Saturday, December 12, 2009

The Queen of Mexico

Today is the holiday of Our Lady of Guadalupe, a feast day in the Roman Catholic Church and a federal holiday in Mexico. It honors the image that appeared on the cloak of St Juan Diego and is credited with helping spread a massive wave of conversions to Christianity in Mexico. It is no exaggeration to say that the most significant icon in Mexico, and rapidly spreading abroad, is Our Lady of Guadalupe. Her image is to be seen everywhere Mexican people live and has been carried by royalists and revolutionaries alike. However, none have honored the Virgin of Guadalupe to the same extent as the two incarnations of the Mexican Empire. The first Emperor of Mexico, Don Agustin de Iturbide, while serving as regent, founded the Imperial Order of Guadalupe on November 9, 1821 as the supreme award for national service to the Empire of Mexico; the highest degree of which was reserved to members of the Imperial Family and the high clergy. It fell into disuse in 1823 until being revived as a republican order by President Antonio Lopez de Santa Anna.
(Emperor Agustin wearing the original Guadalupe order)
On June 30, 1863 the honor was restored in a new style as the Imperial Order of Our Lady of Guadalupe by the provisional government and later reformed by Emperor Maximilian in 1865, taking second place in precedence to the Imperial Order of the Mexican Eagle. Emperor Maximilian and Empress Carlota made frequent visits to the actual icon of the Virgin of Guadalupe and the symbol was widely displayed and incorporated into imperial portraits. The Virgin of Guadalupe had been named patron of New Spain by Pope Benedict XIV in 1754. Pope Leo XIII crowned the image in 1895, Pope St Pius X named her patron of all Latin America in 1910 and in 1945 Pope Pius XII named Our Lady of Guadalupe “Queen of Mexico and Empress of the Americas”. In 1966 Pope Paul VI granted a Golden Rose to the shrine of the icon.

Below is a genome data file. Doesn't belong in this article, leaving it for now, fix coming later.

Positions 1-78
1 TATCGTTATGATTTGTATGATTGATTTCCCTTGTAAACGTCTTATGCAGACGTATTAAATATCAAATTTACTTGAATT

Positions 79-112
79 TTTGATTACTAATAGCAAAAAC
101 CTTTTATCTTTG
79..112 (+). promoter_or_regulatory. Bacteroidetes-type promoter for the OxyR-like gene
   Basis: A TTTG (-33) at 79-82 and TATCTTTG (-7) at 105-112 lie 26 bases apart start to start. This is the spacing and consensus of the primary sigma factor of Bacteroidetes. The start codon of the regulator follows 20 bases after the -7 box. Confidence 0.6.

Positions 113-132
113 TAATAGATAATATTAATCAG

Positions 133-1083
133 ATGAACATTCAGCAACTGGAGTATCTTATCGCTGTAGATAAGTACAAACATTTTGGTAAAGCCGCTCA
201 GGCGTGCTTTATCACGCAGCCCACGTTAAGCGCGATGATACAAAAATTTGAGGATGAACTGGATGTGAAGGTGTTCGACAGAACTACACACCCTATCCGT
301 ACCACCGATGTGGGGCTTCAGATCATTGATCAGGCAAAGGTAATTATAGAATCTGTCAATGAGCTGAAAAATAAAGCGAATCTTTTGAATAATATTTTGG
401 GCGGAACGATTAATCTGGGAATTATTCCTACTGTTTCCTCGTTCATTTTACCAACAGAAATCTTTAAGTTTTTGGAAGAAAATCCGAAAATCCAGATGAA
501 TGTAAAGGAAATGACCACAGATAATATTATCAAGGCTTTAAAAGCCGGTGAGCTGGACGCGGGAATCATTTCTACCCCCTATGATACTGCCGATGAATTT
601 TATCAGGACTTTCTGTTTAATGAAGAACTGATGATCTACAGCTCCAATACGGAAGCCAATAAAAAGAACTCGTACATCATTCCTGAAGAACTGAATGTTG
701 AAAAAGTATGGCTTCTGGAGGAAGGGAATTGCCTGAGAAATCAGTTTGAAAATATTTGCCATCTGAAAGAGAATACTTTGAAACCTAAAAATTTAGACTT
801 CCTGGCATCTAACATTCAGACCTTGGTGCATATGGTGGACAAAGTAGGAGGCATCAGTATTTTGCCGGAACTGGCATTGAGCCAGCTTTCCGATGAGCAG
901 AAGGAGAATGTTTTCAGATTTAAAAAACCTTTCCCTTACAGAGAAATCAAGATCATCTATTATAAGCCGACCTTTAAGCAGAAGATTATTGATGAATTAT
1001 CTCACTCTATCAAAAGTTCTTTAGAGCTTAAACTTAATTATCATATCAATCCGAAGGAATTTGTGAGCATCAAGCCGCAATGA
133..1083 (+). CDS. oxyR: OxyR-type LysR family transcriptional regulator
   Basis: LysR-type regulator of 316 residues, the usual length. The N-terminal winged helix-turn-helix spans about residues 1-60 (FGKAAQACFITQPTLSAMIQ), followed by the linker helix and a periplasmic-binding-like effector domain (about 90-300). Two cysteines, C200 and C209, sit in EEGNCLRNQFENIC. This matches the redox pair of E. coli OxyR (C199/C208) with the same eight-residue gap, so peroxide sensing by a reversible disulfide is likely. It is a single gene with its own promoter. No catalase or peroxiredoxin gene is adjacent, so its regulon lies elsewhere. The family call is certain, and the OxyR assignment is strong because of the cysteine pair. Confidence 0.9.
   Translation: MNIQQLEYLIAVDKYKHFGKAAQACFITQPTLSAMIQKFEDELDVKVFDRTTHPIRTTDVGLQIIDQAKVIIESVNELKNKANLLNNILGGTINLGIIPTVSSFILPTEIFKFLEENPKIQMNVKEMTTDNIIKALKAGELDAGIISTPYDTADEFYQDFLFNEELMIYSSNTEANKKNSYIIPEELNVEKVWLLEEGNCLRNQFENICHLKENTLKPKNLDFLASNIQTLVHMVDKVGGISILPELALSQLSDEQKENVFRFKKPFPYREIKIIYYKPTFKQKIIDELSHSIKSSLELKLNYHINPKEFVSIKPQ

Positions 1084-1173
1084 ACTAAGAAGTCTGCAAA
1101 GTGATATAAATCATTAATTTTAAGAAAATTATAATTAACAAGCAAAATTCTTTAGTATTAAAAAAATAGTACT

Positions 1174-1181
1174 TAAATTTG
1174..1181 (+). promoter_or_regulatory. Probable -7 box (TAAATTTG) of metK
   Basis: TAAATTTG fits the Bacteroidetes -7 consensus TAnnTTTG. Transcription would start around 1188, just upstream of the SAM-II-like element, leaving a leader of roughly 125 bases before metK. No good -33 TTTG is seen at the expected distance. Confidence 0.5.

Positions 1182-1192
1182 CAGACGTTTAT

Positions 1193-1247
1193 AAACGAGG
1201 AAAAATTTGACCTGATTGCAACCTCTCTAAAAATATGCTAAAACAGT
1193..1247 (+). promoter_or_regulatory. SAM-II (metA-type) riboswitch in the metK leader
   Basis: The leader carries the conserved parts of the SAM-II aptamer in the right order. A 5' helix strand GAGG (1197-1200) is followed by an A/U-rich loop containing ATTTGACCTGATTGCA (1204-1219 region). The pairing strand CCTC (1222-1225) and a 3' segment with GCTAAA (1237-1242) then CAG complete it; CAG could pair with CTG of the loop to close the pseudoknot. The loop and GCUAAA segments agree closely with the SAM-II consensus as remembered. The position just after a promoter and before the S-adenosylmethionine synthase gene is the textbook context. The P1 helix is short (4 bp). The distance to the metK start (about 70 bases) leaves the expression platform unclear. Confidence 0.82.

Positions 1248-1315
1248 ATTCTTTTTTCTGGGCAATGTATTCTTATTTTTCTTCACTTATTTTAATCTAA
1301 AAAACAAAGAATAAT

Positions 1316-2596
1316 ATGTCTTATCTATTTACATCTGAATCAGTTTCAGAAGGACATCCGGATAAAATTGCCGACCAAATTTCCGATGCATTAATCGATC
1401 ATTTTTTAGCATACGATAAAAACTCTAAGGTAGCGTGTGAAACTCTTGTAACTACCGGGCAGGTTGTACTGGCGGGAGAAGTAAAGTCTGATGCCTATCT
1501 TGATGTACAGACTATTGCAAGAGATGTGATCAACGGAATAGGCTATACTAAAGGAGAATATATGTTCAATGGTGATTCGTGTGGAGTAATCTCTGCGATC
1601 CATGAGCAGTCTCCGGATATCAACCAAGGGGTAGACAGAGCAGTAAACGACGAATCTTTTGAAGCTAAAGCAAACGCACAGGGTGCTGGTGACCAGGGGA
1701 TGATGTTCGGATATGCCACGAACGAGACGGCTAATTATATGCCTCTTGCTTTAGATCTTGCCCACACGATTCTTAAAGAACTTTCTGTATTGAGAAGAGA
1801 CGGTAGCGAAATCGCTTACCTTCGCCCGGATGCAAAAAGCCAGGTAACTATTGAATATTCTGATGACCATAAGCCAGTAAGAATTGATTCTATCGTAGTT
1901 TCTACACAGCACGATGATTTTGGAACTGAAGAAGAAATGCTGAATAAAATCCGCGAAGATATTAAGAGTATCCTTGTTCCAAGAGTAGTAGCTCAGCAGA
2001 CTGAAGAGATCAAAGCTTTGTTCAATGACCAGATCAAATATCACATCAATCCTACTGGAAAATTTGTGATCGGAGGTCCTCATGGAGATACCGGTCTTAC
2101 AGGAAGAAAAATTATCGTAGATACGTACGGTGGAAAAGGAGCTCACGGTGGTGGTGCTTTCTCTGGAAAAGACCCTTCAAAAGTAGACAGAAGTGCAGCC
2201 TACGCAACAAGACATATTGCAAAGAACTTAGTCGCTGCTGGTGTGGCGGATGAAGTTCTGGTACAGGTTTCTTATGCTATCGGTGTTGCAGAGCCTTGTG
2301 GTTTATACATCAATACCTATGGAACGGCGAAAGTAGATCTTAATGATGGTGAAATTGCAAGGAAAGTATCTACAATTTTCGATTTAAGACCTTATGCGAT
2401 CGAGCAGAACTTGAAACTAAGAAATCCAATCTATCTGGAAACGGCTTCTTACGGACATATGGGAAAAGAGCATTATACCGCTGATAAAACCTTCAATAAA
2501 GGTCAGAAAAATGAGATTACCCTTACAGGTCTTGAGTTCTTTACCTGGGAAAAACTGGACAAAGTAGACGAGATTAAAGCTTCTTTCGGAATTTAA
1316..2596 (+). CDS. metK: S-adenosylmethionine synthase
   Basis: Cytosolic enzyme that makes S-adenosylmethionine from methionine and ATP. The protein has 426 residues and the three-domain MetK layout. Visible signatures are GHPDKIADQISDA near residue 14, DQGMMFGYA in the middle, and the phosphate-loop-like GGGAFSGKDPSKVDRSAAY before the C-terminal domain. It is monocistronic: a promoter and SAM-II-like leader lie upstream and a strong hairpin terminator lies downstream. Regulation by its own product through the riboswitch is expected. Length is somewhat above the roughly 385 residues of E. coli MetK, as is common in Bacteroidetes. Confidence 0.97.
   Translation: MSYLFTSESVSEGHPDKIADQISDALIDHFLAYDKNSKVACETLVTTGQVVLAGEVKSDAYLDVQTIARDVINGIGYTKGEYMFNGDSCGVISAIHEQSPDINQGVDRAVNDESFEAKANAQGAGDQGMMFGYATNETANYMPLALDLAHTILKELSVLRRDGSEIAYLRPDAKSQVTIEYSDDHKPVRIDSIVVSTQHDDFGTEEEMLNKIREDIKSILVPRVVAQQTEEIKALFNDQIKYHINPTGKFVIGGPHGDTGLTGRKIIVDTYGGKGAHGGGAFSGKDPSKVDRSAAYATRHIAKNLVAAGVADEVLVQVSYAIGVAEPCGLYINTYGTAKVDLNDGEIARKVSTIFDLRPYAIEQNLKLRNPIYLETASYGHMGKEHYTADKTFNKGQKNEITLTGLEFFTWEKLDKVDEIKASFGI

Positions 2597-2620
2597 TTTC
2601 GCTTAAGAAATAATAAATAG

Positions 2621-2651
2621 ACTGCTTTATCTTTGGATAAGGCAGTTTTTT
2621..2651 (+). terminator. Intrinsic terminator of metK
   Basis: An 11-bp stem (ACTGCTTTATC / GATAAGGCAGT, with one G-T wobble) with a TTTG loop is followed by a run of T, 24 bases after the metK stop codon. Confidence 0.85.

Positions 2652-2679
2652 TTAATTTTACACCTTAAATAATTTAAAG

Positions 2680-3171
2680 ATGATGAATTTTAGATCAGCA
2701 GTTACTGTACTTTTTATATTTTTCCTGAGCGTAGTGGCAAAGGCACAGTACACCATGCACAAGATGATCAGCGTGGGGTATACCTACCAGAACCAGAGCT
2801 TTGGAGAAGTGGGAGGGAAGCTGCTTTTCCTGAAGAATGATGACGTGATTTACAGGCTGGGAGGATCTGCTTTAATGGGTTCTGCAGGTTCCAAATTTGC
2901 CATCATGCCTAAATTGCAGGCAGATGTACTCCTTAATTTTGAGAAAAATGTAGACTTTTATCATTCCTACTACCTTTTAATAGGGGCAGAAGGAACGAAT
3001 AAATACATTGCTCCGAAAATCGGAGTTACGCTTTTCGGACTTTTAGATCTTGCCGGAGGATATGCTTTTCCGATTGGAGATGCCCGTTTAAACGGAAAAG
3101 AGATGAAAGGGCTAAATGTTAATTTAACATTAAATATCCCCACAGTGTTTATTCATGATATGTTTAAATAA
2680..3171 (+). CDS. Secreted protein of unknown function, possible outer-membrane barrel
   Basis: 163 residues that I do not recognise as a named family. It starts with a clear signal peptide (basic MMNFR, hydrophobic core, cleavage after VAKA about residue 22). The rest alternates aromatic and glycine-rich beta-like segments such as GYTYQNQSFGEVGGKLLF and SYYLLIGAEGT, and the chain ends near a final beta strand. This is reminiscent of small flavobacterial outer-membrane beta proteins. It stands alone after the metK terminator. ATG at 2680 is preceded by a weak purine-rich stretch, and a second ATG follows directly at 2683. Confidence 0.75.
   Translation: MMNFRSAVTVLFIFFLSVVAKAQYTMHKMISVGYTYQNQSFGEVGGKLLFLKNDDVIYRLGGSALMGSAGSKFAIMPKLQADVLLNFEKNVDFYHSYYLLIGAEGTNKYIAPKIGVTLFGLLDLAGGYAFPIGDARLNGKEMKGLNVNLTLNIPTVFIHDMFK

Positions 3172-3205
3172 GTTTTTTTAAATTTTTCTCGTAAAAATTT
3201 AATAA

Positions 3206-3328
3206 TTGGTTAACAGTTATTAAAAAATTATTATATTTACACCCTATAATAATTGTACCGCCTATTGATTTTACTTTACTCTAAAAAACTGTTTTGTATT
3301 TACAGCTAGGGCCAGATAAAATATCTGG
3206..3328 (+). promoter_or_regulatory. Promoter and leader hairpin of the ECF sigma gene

(the second version of the Order of Guadalupe)
In the last significant counterrevolutionary outbreak in Mexico, known as La Cristiada, the image of Our Lady of Guadalupe was emblazoned on the flags of the Catholic rebel forces and the Virgin was named generalissima of their army. In another sign of the religious monarchism of the movement their battlecry was "Viva Cristo Rey!" and their actual field commander was obsessed with the Mexican monarchist martyr General Miguel Miramon. Today, unfortunately, the Guadalupe image has become something of a pop icon, something associated with Mexico and Mexicans with no thought as to the meaning behind it; or, to focus on the revolutionary use of the image. However, these people need to be reminded that the icon is a monarchist icon, associated with monarchist movements both temporal and spiritual and a beloved icon of the Mexican emperors.
(2nd empire image of the Virgin appearing to Maximilian & Carlota)


  1. Many thanks for this; all new to me.

  2. Hail Holy Queen, on this the day of thy Feast, and Praise be to thee, for thy rile int he Salvation of Humanity! Pray now for us, Dearest Queen, to bring men into Repentance, and restore the order of the world under Gods perfect Rule, and bestow Grace upon us for this time.



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